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For some reason when you installed Ubuntu grub didn't install right. You will want grub since it will easily let you select Ubuntu or windows. Here's a guide on how to install grub.


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Let me address the "why" part. One of the reasons for a modern OS is to allow multiple programs (processes) to run at the same time on a system. If you want to do this safely, the following needs to happen: You probably (unless you have special needs) don't want to divvy up the RAM in the system in a fixed fashion - e.g. 256MB fixed per process - limits ...


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Sorry if I am resurrecting this thread, but I thought maybe this might be helpful to others. Your problem may be that your boot options are fine, but your bootmgr has a timeout set to 0. This will cause your bootmgr to appear to be skipped as it will choose your {default} boot option right away. Same applies as above. You will need to get to a command ...


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You can use the Offline NT Password & Registry Editor (chntpw) bootdisk, or since you have Linux installed already simply use the static linked binaries instead. Be sure to read the documentation and walkthrough first.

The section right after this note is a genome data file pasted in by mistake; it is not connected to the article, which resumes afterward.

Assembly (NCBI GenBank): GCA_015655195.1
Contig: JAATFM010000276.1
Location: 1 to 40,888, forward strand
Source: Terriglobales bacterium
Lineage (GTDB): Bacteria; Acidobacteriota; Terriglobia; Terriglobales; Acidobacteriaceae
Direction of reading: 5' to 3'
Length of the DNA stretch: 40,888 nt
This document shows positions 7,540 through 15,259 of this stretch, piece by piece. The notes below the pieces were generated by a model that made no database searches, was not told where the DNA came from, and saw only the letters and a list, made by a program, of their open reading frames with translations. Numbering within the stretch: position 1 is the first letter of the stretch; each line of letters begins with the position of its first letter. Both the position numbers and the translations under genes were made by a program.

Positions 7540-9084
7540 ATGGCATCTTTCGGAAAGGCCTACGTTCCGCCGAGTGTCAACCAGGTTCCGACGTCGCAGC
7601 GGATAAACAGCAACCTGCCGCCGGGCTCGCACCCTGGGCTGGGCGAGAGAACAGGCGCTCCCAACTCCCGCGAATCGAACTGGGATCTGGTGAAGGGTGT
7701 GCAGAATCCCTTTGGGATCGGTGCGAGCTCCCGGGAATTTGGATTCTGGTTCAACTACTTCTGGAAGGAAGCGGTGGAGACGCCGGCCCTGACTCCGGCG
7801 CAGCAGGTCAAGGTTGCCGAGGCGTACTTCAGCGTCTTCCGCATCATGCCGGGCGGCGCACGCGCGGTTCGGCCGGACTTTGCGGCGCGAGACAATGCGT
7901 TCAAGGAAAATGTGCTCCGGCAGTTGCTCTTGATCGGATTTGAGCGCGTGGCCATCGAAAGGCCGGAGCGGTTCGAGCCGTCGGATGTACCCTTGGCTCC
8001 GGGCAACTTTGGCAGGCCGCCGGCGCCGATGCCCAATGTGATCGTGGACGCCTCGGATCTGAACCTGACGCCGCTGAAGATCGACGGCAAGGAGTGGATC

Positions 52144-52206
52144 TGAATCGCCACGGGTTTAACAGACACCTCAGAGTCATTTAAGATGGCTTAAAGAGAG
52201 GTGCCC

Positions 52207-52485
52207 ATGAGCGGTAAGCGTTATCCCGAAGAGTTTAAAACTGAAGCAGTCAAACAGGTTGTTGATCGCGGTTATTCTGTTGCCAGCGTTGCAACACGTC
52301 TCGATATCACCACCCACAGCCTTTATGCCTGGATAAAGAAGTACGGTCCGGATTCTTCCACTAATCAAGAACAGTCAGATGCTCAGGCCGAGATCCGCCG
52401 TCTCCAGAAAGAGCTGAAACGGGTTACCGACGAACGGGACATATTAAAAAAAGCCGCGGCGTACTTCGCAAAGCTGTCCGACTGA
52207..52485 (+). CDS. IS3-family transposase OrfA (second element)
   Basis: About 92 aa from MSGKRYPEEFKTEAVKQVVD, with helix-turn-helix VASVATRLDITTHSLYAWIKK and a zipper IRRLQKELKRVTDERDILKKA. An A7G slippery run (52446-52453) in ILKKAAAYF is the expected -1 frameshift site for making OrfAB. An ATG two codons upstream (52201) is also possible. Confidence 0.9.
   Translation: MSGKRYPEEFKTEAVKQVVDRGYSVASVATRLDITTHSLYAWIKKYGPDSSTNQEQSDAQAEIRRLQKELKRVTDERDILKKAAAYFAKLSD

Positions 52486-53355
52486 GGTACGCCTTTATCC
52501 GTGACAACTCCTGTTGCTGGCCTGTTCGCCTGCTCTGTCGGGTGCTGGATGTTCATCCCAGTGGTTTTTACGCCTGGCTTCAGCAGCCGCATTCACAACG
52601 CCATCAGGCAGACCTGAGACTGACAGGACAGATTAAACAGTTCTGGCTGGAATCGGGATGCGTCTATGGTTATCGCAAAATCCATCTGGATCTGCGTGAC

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Windows boot files are either on active partition in case of MBR disk or on EFI System Partition in case of GPT disk. A. In the case of UEFI boot and GPT disk you can delete the partition of the OS you want to remove without problem. A.1. If the OS to be removed is Windows - you have to delete also the corresponding BCD entry for loading that OS. A.2. ...


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Uninstalling any one OS in dual boot system can be done simple. Have a look on uninstall windows 7 on a multiboot system


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To use GPT, your Windows must boot in (U)EFI mode. Normally Windows install DVDs are dual-boot (both legacy BIOS and EFI supported). When you set you boot device to DVD, your BIOS starts with legacy boot method (red book). But if BIOS finds that DVD is UEFI-bootable, it should add another entry to boot menu that will allow this. To boot with (U)EFI, you ...


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Not directly an answer to your question but related: As far as I know Windows needs to be on the first two partitions - one small SYSTEM_RESERVED and the windows main partition. About your question: I'd go with this as I would with installing All this on a normal hard drive, not using fancy tools like unetbootin or something. I guess this would give you most ...


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I would recommend one of my favorite tools, YUMI. Look it up, it uses GRUB, has a nice GUI, and supports tons of operating systems. http://www.pendrivelinux.com/yumi-multiboot-usb-creator/



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